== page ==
Accessory dwelling units (ADUs) may provide more housing options in Seattle, but they are not going to bring down the cost of housing. In addition to ADUs, the city still needs to implement — without haste — alternative options for affordable housing so that people don’t have to commute further for work. [“Let the new council decide fate of neighborhoods,” editorial, May 22.]
The Roosevelt neighborhood is experiencing a mega-boom in apartments and none of this development is driving down the cost of housing. To the person who makes $15-$20/hour, $1,500 a month for a studio or one-bedroom is extravagant.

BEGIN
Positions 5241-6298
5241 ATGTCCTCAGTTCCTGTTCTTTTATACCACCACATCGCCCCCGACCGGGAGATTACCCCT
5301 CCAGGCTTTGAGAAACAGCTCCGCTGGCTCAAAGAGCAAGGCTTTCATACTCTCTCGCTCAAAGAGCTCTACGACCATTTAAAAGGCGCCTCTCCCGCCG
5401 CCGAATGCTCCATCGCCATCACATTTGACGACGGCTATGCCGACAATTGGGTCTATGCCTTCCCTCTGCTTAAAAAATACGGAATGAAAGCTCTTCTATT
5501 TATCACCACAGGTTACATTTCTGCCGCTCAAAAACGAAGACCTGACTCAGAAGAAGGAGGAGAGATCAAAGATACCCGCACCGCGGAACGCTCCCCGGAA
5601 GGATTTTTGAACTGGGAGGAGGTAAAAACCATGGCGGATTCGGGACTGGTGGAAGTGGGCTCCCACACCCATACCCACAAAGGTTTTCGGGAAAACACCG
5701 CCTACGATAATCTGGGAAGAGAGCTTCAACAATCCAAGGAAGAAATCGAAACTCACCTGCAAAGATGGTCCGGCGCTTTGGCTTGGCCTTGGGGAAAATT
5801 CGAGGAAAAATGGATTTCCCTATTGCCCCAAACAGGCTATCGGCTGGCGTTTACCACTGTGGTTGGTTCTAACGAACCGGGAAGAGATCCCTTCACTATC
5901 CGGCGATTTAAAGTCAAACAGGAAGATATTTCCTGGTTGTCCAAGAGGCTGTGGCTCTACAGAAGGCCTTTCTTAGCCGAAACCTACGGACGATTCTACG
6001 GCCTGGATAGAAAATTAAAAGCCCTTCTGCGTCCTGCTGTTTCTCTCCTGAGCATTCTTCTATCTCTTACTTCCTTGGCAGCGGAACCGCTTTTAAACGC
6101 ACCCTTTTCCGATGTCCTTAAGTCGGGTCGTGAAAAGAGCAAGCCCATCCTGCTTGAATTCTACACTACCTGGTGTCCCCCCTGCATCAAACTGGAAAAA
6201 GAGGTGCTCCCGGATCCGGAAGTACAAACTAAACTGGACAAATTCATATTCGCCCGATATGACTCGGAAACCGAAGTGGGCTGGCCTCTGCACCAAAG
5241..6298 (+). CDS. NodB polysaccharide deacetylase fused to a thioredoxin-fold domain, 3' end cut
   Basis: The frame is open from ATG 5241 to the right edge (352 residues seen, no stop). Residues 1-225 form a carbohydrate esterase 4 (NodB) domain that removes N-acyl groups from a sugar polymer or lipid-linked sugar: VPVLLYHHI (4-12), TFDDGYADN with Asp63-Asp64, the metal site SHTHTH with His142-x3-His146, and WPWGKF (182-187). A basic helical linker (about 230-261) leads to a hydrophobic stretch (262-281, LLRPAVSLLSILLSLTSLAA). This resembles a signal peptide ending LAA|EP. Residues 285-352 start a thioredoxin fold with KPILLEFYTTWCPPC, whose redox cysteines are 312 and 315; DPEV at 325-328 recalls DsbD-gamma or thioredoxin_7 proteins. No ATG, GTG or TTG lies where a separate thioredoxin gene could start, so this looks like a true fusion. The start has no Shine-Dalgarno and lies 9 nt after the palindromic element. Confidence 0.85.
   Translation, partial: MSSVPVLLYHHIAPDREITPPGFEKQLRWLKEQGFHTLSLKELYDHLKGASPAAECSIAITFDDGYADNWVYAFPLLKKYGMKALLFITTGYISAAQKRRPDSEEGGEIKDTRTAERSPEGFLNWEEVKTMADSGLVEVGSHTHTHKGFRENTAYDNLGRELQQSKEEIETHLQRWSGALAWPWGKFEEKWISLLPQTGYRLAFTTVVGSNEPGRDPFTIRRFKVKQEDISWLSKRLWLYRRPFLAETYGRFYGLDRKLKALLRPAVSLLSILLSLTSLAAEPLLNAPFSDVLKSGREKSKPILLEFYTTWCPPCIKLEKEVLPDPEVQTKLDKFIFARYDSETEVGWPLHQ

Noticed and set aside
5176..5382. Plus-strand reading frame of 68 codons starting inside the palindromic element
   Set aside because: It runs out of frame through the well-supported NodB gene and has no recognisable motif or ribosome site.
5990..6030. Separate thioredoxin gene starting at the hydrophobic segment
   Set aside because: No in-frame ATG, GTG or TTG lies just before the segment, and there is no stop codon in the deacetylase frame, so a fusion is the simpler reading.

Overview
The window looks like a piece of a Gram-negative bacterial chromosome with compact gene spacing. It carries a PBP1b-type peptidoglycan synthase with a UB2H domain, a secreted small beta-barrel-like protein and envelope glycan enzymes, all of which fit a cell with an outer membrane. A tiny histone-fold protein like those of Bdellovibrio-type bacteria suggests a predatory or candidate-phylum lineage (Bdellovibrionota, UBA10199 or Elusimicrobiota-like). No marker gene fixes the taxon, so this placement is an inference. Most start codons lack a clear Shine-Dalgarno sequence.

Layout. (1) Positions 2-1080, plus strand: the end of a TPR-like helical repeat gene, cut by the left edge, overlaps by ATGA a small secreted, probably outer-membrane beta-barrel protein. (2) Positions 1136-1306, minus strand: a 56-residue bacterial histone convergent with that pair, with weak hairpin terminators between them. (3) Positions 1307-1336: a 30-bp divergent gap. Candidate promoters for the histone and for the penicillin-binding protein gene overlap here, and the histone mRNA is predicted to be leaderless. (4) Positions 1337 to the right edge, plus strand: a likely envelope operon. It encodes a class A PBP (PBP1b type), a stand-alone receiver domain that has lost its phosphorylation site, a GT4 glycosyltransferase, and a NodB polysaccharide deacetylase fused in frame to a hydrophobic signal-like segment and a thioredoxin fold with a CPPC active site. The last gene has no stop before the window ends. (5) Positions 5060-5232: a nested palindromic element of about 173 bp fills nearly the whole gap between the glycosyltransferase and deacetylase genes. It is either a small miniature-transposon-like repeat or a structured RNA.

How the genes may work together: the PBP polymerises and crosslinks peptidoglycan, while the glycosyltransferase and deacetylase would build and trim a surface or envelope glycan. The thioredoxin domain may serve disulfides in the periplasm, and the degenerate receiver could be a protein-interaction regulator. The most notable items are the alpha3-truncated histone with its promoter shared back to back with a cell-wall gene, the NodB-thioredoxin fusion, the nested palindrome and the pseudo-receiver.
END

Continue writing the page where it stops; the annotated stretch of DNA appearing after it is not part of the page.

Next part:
I work in a retail store in north Seattle and we have many customers who have just moved into apartments in the Roosevelt neighborhood. These new tenants are tech workers, wealthy parents setting up housing for privileged college kids, and retirees who are downsizing.
Meanwhile, I work with people who have half their income going toward rent. That is not acceptable. The waitlist to get into affordable housing is three to five years. That is ridiculous.
ADUs are just another way for homeowners to cash in on their property. It will open up housing availability but it will not drive property costs down. In the meantime, people who cannot afford to live in the city are leaving in droves.
ADUs are just a smoke screen. What is Seattle seriously going to do about the affordable housing crisis in Seattle?
Erica Berg, Seattle